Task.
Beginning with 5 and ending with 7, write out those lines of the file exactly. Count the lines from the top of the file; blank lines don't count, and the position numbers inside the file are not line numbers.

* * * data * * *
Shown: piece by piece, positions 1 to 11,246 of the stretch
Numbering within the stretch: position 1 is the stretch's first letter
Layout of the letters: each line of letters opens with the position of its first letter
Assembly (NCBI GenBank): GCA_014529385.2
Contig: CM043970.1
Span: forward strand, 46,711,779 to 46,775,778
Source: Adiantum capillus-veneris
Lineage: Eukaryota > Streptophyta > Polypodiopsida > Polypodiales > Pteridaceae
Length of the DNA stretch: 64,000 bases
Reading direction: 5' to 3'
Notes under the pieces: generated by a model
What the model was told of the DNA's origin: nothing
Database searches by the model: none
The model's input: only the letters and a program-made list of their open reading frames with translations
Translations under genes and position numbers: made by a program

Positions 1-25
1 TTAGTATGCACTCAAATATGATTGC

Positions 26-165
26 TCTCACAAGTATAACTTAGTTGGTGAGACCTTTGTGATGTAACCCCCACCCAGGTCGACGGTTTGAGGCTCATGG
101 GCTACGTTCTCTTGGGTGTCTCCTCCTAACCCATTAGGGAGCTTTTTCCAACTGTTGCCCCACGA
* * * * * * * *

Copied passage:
Contig: CM043970.1
Span: forward strand, 46,711,779 to 46,775,778
Source: Adiantum capillus-veneris